One of the U.S. Senate’s most powerful members has declared dead on arrival Securities and Exchange Commission Chairman Christopher Cox’s plea to eliminate soft dollars.
Sen. Charles Schumer (D-N.Y.), a member of the Senate Banking Committee, is blasting Cox for his May letter to both houses of Congress calling on legislators to “repeal or substantially revise Section 28(e) of the Securities Exchange Act of 1934.”
Schumer, a self-described champion of independent research, chastised Cox in July both in a letter and during a Senate hearing.
“I believe there are significant drawbacks to an approach that includes drastic legislative changes that may create far-reaching negative effects on the investment research industry,” Schumer told Cox in his letter. “This may be particularly true when those legislative changes are made without first fully exploring available agency-level solutions.”
Section 28(e) is the part of the Act that allows investors to pay more for trades than they are worth in order to obtain research. It has been the subject of near constant debate since it became law in 1975.
Rather than dismantle 28(e), Schumer wants the SEC to further regulate soft dollars with new disclosure rules. The SEC stated it would do so last year. “These rules are both appropriate and necessary,” Schumer wrote.
At the hearing, the senator reiterated his position that legislative action was unnecessary as there have been no recent indications of abuse of 28(e). Plus a repeal of 28(e) could potentially harm the market for independent research. “I’ve always believed there should be a vibrant independent research industry,” he said.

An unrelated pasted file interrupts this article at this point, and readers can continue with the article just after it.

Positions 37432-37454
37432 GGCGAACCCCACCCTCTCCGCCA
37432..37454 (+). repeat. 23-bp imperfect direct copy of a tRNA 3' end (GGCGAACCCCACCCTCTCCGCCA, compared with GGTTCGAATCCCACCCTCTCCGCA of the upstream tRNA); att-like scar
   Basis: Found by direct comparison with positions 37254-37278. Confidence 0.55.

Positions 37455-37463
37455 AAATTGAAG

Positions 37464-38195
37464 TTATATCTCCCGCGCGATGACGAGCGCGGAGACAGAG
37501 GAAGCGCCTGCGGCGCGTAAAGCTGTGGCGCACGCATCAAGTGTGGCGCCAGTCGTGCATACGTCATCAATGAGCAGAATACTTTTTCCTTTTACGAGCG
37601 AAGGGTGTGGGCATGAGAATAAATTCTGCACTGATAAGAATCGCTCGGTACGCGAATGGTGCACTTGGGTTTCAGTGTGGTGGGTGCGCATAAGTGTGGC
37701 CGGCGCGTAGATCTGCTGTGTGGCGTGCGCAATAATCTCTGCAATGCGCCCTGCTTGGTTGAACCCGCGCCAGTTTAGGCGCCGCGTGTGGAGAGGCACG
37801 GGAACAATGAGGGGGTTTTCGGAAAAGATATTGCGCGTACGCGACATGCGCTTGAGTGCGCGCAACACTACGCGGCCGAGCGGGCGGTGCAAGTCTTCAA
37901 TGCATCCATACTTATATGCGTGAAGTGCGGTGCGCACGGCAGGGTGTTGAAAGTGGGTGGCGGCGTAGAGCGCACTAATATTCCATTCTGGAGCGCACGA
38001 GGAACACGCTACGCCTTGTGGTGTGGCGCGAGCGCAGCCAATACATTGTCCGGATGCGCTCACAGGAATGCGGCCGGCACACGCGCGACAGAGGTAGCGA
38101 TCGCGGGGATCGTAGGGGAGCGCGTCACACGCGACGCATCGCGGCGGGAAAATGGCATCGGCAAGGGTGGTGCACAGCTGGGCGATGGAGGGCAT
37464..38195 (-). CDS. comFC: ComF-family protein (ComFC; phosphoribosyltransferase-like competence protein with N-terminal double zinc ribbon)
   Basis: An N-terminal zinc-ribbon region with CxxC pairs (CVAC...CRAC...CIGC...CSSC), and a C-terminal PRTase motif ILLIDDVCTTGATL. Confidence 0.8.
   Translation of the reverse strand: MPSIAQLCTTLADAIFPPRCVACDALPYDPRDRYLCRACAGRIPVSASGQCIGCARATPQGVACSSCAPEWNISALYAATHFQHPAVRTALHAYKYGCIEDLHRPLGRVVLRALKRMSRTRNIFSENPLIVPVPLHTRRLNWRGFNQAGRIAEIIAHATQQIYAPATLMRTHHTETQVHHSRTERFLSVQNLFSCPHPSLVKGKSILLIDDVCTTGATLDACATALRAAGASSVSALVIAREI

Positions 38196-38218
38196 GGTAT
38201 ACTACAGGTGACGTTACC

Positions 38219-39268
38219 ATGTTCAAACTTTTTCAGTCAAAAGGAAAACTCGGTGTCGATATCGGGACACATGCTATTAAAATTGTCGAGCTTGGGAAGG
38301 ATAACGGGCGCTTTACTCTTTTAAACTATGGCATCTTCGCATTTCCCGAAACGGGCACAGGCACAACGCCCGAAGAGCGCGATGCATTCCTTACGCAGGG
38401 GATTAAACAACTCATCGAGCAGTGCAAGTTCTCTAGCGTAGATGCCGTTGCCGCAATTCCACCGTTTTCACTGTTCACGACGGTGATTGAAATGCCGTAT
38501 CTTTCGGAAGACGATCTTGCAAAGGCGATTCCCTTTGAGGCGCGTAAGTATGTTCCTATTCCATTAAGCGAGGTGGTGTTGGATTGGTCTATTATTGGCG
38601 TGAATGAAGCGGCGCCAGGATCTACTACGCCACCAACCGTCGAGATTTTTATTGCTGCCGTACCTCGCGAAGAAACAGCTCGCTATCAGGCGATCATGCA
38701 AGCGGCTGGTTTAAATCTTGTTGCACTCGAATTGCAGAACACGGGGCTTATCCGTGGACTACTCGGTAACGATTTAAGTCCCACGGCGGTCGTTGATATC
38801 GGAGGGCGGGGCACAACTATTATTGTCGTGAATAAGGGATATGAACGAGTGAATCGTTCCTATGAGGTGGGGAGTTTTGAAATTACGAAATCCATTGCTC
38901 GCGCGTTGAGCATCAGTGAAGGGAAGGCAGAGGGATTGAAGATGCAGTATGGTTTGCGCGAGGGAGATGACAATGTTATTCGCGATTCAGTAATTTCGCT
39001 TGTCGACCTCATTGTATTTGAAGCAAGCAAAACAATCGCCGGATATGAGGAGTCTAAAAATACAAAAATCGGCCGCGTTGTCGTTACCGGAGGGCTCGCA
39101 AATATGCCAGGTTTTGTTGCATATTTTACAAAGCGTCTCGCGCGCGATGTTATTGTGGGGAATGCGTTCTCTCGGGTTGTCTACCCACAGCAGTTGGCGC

Schumer also pressed the chairman for the disclosure rules. Cox said he was “awaiting recommendations from the (SEC’s) Division of Investment Management,” adding that he expected them “ASAP.” Industry sources tell Traders Magazine any new rules are unlikely to surface before the end of the year.
(A transcript of the Schumer-Cox parley at the July 31 Senate hearing is this September 2007 issue of Traders Magazine.)
In May, Cox called on Congress to kill 28(e) because it involves “substantial conflicts of interest, may contribute to higher brokerage costs, is difficult to administer, and may operate to impede the further development of efficient markets.” And in a speech he gave to the National Italian-American Foundation that month, Cox called soft dollars “as out of date as the Betamax, leisure suits, and [the 70’s television program] Welcome Back Kotter.'” And, he added, they “offer perverse incentives to investment advisers to use them in ways that aren’t beneficial to investors.”
Only Congress can dismantle the provision, Cox said at the July Senate hearing. With the release of any disclosure rules, the SEC will have gone as far as it can, he added. Cox’s tone at the hearing was conciliatory though, when telling Schumer he had no specific legislative recommendations for Congress. That was in contrast to his May letter when Cox offered to “submit legislative language to address this issue.”
Cox’s posture before the Senate echoed his June testimony before the House Financial Services Committee. There, he told lawmakers his recommendations were his own and not those of the SEC. “The Commission, as a group,” Cox said, “is focused on rationalizing to the maximum extent that we can, the statutory scheme that we’re administering.” Jim Hamilton, a legal analyst with CCH, part of Wolters Kluwer, says Cox has “moderated his tone” since speaking to the Italian-American group. “The language was very strong in May,” Hamilton said. Cox’s May letter alarmed the industry. With the exception of the Investment Company Institute, which represents some of the largest mutual funds, most of the industry is opposed to the outright elimination of soft dollars.